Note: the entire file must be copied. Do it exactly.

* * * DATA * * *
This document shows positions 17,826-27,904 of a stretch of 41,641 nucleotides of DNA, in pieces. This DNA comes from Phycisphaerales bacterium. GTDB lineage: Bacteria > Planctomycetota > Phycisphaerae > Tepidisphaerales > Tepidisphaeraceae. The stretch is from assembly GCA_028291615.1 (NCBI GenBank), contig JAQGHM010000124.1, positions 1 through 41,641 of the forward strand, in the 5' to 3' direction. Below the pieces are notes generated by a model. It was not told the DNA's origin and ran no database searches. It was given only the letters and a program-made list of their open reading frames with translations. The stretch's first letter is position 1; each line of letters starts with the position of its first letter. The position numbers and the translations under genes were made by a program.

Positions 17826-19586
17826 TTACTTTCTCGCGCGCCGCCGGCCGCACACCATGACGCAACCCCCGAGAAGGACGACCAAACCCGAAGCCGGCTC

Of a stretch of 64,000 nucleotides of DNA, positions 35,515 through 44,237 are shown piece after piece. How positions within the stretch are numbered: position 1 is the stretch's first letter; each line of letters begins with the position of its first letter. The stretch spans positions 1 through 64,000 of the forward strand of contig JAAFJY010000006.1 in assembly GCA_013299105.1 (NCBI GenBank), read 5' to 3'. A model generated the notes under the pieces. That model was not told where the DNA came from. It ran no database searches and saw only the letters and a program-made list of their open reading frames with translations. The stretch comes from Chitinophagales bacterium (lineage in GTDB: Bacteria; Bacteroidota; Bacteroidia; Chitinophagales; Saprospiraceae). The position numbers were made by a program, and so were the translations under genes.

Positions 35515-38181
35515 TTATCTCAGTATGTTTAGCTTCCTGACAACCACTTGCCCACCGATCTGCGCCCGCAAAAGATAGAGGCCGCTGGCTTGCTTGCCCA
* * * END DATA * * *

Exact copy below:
This document shows positions 17,826-27,904 of a stretch of 41,641 nucleotides of DNA, in pieces. This DNA comes from Phycisphaerales bacterium. GTDB lineage: Bacteria > Planctomycetota > Phycisphaerae > Tepidisphaerales > Tepidisphaeraceae. The stretch is from assembly GCA_028291615.1 (NCBI GenBank), contig JAQGHM010000124.1, positions 1 through 41,641 of the forward strand, in the 5' to 3' direction. Below the pieces are notes generated by a model. It was not told the DNA's origin and ran no database searches. It was given only the letters and a program-made list of their open reading frames with translations. The stretch's first letter is position 1; each line of letters starts with the position of its first letter. The position numbers and the translations under genes were made by a program.

Positions 17826-19586
17826 TTACTTTCTCGCGCGCCGCCGGCCGCACACCATGACGCAACCCCCGAGAAGGACGACCAAACCCGAAGCCGGCTC

Of a stretch of 64,000 nucleotides of DNA, positions 35,515 through 44,237 are shown piece after piece. How positions within the stretch are numbered: position 1 is the stretch's first letter; each line of letters begins with the position of its first letter. The stretch spans positions 1 through 64,000 of the forward strand of contig JAAFJY010000006.1 in assembly GCA_013299105.1 (NCBI GenBank), read 5' to 3'. A model generated the notes under the pieces. That model was not told where the DNA came from. It ran no database searches and saw only the letters and a program-made list of their open reading frames with translations. The stretch comes from Chitinophagales bacterium (lineage in GTDB: Bacteria; Bacteroidota; Bacteroidia; Chitinophagales; Saprospiraceae). The position numbers were made by a program, and so were the translations under genes.

Positions 35515-38181
35515 TTATCTCAGTATGTTTAGCTTCCTGACAACCACTTGCCCACCGATCTGCGCCCGCAAAAGATAGAGGCCGCTGGCTTGCTTGCCCA